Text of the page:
Purchasers of his paintings – many of which resemble some kind of intergalactic shoot-out, with vibrating planets hurtling through the dark – receive a CD recording labeled "would you like to hear a painting?" It pairs the startling visuals with a specially mastered auditory experience, based on a recording of the actual painting session. Lehoop's t-shirts, also featuring drumstick-painted designs, seemed popular with young shoppers. He has also begun to create his paintings on abandoned cymbals and records. Gesturing to a bucket full of his well-mottled tools, Lehoop explained that just as sticks, mallets and drum-brushes produce different sounds, they make for different visual patterns on the canvas. Now, called "the rock-and-roll Jackson Pollock" by some patrons, Lehoop's unique paintings have turned into a full-time career.

Former commercial photographer Greg Knott of Alexandria, Va. was also new to the Manayunk show. He brings his product photography experience to a colorful at-home studio for whimsical "deconstructions" of favorite sayings or ideas, like the food pyramid, Rock Paper Scissors, and Duck, Duck, Goose. With crisp, luxurious focus and richly colored backgrounds, one of his large triptychs featured marshmallows in one panel, graham crackers in the next, and a chocolate bar in the third.

By mid-afternoon on Saturday, Knott had already sold about $2,000 worth of work – pretty good, in his experience of doing about 20 art shows per year. The Manayunk show, observed this dad of two, "is so packed you can't even push a stroller."

A slower day for some

Things were a bit slower for photographer and printmaker Charlie Barton, whose image of Baltimore scullers graced the Festival's official poster.

In his experience, most of the buying at weekend art shows like Manayunk's happens on Saturday, as serious shoppers are loath to wait until Sunday to turn out, when the choicest pieces may be gone. As of mid-Saturday afternoon, he had sold about five pieces, but was slightly disappointed to see that instead of buying the much-admired $125 limited-edition print of the scullers, many patrons picked up the Festival poster, and then asked Barton to sign it. But he cheerfully complied, even thinking to keep a tally of the number of posters he had signed.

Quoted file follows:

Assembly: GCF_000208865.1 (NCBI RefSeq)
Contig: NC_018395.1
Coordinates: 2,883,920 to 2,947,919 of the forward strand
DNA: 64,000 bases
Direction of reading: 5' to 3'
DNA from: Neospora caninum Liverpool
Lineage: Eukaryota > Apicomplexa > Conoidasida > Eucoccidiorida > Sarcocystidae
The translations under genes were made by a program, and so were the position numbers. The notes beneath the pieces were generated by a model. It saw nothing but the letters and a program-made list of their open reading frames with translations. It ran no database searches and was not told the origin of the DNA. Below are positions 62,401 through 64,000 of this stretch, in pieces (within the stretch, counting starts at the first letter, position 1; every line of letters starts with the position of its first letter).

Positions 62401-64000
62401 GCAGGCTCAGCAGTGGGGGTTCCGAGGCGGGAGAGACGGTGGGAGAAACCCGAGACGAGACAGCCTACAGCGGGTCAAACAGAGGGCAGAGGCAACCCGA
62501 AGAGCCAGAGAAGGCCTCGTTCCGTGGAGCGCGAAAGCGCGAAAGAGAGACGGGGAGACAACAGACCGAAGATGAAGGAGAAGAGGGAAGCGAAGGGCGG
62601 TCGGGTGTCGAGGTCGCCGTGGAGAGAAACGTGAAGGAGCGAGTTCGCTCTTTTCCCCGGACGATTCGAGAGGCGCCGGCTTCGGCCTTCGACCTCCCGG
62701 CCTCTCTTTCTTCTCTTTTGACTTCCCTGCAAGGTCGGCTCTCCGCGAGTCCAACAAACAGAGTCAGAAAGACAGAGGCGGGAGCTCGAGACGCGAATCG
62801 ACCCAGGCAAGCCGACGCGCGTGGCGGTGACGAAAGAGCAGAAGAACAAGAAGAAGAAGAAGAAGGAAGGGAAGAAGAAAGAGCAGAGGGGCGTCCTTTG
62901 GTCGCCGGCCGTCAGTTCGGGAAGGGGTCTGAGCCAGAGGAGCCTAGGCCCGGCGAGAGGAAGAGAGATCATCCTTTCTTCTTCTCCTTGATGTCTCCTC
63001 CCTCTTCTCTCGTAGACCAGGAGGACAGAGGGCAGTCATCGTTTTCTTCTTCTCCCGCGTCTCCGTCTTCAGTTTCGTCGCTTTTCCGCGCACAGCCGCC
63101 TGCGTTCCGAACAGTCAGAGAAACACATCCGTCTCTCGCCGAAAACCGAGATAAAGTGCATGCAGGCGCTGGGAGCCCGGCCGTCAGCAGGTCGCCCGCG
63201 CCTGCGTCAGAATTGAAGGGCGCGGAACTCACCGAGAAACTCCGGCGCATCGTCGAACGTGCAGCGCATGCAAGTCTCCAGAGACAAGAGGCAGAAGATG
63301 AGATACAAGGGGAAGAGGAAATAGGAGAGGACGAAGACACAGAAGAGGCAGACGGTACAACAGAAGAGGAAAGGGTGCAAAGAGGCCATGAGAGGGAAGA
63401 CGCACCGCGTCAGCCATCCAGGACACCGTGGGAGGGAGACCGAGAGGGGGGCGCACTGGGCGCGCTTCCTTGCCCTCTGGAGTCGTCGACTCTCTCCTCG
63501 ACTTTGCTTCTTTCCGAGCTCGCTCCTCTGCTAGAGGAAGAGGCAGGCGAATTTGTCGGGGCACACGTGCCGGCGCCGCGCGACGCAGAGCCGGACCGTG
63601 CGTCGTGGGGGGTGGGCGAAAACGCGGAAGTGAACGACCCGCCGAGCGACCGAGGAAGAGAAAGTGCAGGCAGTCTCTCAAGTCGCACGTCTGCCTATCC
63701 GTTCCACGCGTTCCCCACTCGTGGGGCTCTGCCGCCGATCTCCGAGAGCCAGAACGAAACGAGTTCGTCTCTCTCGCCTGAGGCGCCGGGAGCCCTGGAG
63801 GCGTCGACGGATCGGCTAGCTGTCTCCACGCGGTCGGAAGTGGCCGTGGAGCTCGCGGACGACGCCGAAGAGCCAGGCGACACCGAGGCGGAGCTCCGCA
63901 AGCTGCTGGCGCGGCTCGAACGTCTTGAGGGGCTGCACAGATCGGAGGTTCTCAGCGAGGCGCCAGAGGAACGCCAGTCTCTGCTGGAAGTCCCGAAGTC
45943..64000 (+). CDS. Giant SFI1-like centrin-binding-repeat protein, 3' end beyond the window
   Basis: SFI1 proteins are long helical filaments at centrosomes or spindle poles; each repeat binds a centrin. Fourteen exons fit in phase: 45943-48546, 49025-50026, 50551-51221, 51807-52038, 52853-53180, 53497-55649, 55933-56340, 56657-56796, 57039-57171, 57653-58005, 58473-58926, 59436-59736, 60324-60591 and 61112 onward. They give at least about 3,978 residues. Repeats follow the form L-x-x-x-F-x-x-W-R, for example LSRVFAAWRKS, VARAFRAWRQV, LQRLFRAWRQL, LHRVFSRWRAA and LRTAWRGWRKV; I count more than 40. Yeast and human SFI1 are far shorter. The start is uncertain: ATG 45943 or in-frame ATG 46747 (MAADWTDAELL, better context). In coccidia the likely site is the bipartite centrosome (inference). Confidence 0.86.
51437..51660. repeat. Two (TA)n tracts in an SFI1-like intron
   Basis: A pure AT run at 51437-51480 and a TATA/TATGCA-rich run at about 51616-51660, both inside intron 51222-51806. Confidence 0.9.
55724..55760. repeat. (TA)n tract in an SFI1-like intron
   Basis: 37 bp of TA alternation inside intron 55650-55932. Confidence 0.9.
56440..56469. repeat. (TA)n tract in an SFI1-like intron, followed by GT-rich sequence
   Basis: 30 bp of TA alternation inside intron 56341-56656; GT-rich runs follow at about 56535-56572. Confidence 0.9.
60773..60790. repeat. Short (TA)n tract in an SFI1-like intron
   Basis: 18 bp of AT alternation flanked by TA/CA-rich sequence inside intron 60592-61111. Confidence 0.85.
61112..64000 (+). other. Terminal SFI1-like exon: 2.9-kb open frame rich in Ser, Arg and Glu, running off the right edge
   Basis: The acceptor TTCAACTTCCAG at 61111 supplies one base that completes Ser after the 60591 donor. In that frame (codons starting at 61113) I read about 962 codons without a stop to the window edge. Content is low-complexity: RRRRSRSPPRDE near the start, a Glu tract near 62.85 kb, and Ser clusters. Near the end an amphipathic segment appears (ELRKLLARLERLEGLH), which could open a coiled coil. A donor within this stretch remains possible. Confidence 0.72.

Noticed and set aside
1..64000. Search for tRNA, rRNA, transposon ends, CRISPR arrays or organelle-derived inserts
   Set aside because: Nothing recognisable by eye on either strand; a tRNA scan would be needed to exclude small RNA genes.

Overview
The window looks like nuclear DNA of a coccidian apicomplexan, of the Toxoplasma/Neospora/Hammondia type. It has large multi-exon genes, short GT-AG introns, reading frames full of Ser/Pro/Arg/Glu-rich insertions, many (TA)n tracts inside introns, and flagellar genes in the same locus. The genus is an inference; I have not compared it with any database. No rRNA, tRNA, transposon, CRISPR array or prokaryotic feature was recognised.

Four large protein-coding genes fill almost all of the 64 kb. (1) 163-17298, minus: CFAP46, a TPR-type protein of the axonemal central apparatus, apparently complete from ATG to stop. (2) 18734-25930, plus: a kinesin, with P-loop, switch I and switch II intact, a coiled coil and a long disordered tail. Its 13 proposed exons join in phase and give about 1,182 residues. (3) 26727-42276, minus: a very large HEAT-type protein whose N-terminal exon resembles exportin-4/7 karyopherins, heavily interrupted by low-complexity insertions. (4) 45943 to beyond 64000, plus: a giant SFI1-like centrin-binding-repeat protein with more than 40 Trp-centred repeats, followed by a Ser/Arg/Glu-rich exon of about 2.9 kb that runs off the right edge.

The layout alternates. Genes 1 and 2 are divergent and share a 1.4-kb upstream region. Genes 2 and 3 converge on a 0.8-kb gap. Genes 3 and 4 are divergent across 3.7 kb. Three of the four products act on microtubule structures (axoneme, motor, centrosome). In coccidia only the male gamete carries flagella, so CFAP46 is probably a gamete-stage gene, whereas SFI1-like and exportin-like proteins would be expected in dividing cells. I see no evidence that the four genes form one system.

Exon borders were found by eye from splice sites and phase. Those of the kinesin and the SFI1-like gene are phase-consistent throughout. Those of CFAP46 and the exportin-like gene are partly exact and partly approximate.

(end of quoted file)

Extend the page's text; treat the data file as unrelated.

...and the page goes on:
He felt that the sheer volume of vendors at Manayunk's show might prove overwhelming to patrons, and hurt sales.

"If you're from a gallery, you'll make it all the way through," he said. But it's probably a different story for those who aren't arts professionals.

Going beyond breaking even

Thorn noted that the pressure to turn a profit at Manayunk's show is even greater than usual: the $450 fee for a booth is the highest one she's ever seen. Add in travel and two nights' hotel (and, as Knott says, a weekend away from the family), and the costs pile up. A few artists estimated that they had to sell at least $750- $1000 worth of work in two days just to break even.

If he makes $10,000 during a show, Knott says, "I'm ecstatic." But a few thousand is alright too.

The Thorns were glad to be "in the black" by about 5 p.m. on Saturday. For them, a weekend show is going well if they can recoup their costs in the first day, and still have one day to try for a profit. They love teaming up on the often "grueling" work of packing and unpacking for art shows.

"It's a mom and pop business for us," they said. "We always hope it's a good show, because we love to come to Manayunk."